Nuggets of Pedagogy: Bathroom Construction

[Post is pictureless for soon-to-be apparent reasons]

A disturbing sign appeared on the staff bathrooms one day. Its simple black and white boldness bewildered me, and stopped me from entering. It was too complex to decipher fully, but given its presence on the door and the Korean for UNTIL SATURDAY was in italics, I got the gist and returned to my co-teacher.


“Yes, there is construction. We cannot use those bathrooms until next week. You can use the student bathroom until then.”

Back home, the student bathrooms were generally a no-go zone. Particularly as a male teacher, I did everything I humanly could to be far, far away from these bathrooms. So much so, that I felt as though even touching the door was illicit. I assumed that even the slightest, most innocent incursion would be taken as a sex-crime, and my career instantaneously ruined. I remember taking my kindergarteners to the boys’ bathroom when we had gym class, and waiting furtively several feet away. When it sounded like they were fooling around, I would shout at the door from a great distance, to make it clear to any bystanders (though there were none) that I had no intention of moving any closer to the bathroom or the children or their orifices. If another student opened the door, I would turn spin to face another direction, and shout over my shoulder, hoping that the words would filter over the threshold.

Here it is nowhere near as sanctuary: at my school, the male teachers typically use the boys’ bathroom before they even consider entering the staff bathroom (and for a lot of them, the lone staff bathrooms are usually several flights of stairs away). Moreover, the doors are typically spread wide open, all the better that passers-by might catch people peeing in their periphery.

But I remained stalwartly skittish. I held back any need to urinate, and called myself weak. In high school, the school bathrooms had been so repulsive and, generally, a place to hotbox rather than defecate, and thus I had spent about 4 years regularly not using bathrooms for 8 or more hours at a time. Could I not manage a few days? Often, I would wait until regular classes were over, and poke my head from the English department. Even then, I would only venture down the hall to the bathroom when the coast was clear. I would make several passes by the door, checking to make sure the entire facility was empty, before even toeing the line.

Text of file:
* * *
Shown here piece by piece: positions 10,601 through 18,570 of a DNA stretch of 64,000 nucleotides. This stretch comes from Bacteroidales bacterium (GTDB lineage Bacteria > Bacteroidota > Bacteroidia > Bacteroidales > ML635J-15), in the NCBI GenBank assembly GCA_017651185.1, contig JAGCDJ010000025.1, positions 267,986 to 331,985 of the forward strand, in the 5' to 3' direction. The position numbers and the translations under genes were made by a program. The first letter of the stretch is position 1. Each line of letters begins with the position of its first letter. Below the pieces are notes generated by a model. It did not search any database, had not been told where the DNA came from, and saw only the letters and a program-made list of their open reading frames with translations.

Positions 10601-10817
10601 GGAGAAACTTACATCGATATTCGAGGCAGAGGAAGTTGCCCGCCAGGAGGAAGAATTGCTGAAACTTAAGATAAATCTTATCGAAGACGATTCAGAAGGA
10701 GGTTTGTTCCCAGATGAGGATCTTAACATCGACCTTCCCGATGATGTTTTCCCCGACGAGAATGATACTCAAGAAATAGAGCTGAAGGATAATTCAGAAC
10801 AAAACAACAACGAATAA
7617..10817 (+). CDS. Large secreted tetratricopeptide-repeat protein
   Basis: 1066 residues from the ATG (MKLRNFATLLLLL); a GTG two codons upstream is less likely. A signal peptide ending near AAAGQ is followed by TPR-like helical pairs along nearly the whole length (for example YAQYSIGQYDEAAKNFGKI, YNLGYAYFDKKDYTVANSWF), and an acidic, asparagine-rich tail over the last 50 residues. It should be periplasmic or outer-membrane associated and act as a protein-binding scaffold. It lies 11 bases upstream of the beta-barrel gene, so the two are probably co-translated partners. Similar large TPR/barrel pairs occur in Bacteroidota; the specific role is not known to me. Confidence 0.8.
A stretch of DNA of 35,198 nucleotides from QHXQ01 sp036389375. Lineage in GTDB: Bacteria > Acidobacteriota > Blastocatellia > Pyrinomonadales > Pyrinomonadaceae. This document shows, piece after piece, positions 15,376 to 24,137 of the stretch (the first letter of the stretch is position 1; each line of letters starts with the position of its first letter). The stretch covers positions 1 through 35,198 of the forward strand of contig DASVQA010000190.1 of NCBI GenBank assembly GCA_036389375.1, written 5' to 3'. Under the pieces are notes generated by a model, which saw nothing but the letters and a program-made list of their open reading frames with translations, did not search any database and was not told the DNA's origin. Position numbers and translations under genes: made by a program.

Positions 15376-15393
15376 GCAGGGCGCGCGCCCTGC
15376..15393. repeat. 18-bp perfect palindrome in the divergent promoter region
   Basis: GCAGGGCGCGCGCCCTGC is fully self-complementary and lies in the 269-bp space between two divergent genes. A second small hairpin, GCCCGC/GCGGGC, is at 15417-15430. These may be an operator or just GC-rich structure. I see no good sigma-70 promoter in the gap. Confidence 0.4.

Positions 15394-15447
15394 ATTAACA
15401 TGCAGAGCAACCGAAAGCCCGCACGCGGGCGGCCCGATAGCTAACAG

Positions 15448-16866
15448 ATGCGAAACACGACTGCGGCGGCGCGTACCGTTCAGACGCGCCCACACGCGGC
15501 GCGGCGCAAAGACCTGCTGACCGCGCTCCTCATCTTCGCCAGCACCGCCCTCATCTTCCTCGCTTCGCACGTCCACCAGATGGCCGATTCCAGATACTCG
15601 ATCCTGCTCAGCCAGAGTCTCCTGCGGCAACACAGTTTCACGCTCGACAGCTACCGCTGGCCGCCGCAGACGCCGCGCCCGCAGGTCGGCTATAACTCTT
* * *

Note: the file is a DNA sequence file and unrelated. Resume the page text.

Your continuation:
Upon entering the bathrooms, I would flee to the nearest stall, not even considering the illicit, exhibitionist urinals. Throughout the entire peeing process, I would pray that no one else, particularly none of the tow-headed third graders from my floor. That the principal would not spy me and call for a police escort. That the janitor would not meander in and choose that time to clean out the toilet paper poop bins. And then, once I was done, I bustled forth, turtled my head out the door to check for onlookers, and booked it back to my English classroom, usually immensely relieved, with no one the wiser.

Also, no one the carer, as this is not even vaguely a concern for anyone but me.

9 thoughts on “Nuggets of Pedagogy: Bathroom Construction

  1. Michael, wait until you become an old teacher and your prostate won’t give you more than a couple of hours at best; then again, by that point you won’t care ’cause you just got to go! Glad there were no pictures this time!

  2. I imagine, that if you’d tried to work up the nerve to photograph the bathroom – you would have just walked yourself to the Prinipal’s office directly afterwards and handed in your papers 😉

  3. Pingback: Nuggets of Pedagogy: Bathroom Construction (via Stupid Ugly Foreigner) « Design Life

  4. I take odd photos all the time! My ‘family’ is used to it now though. I get what you mean, although I’ve never been a teacher. When we were in Switzerland we were getting a big group photo taken by one of the photographers that worked up there (including St. Bernard) and all these random skiers/snowboarders would stop and take pictures (especially of just the kids). This seemed very odd to me so I mentioned it. They (my family) just said that it’s not like in North America, some things aren’t that big of a deal. Maybe it’s not that big a deal in NA either, but for me it seemed strange. I feel jaded.

      • Nice. I have this beanie panda that I got from the Toronto airport from the younger brother of the Belgian exchange student my family was hosting. I brought him (he was named Freddy for me) and I take lots of pictures with him in them because sometimes I think they might be more interesting than just pictures of trees. For other people anyway. Sometimes I feel a little silly when I realize I’ve got a stuffed toy sticking out of my pocket or stuffed in between me and the waist strap of my back pack, I tend to forget.

  5. Pingback: Strange Voyages on the Internet Seas « Stupid Ugly Foreigner

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